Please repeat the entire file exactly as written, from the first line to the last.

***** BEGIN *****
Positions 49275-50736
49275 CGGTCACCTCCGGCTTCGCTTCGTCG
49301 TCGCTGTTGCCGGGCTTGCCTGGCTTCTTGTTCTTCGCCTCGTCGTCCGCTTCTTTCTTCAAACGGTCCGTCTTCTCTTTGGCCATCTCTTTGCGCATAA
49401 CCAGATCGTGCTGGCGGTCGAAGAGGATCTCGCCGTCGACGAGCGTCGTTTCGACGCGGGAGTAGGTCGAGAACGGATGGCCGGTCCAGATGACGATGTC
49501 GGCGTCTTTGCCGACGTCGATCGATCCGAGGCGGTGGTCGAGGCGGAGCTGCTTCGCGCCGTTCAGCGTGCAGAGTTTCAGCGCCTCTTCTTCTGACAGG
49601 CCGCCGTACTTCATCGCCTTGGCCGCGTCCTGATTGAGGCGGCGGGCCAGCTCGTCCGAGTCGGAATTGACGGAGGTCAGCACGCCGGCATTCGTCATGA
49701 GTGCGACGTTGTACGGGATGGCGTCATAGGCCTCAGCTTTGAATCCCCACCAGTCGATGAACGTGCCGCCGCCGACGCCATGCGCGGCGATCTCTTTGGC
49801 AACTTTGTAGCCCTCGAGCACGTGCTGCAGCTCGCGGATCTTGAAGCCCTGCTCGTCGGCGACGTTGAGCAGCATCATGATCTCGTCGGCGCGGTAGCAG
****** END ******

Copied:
Positions 49275-50736
49275 CGGTCACCTCCGGCTTCGCTTCGTCG
49301 TCGCTGTTGCCGGGCTTGCCTGGCTTCTTGTTCTTCGCCTCGTCGTCCGCTTCTTTCTTCAAACGGTCCGTCTTCTCTTTGGCCATCTCTTTGCGCATAA
49401 CCAGATCGTGCTGGCGGTCGAAGAGGATCTCGCCGTCGACGAGCGTCGTTTCGACGCGGGAGTAGGTCGAGAACGGATGGCCGGTCCAGATGACGATGTC
49501 GGCGTCTTTGCCGACGTCGATCGATCCGAGGCGGTGGTCGAGGCGGAGCTGCTTCGCGCCGTTCAGCGTGCAGAGTTTCAGCGCCTCTTCTTCTGACAGG
49601 CCGCCGTACTTCATCGCCTTGGCCGCGTCCTGATTGAGGCGGCGGGCCAGCTCGTCCGAGTCGGAATTGACGGAGGTCAGCACGCCGGCATTCGTCATGA
49701 GTGCGACGTTGTACGGGATGGCGTCATAGGCCTCAGCTTTGAATCCCCACCAGTCGATGAACGTGCCGCCGCCGACGCCATGCGCGGCGATCTCTTTGGC
49801 AACTTTGTAGCCCTCGAGCACGTGCTGCAGCTCGCGGATCTTGAAGCCCTGCTCGTCGGCGACGTTGAGCAGCATCATGATCTCGTCGGCGCGGTAGCAG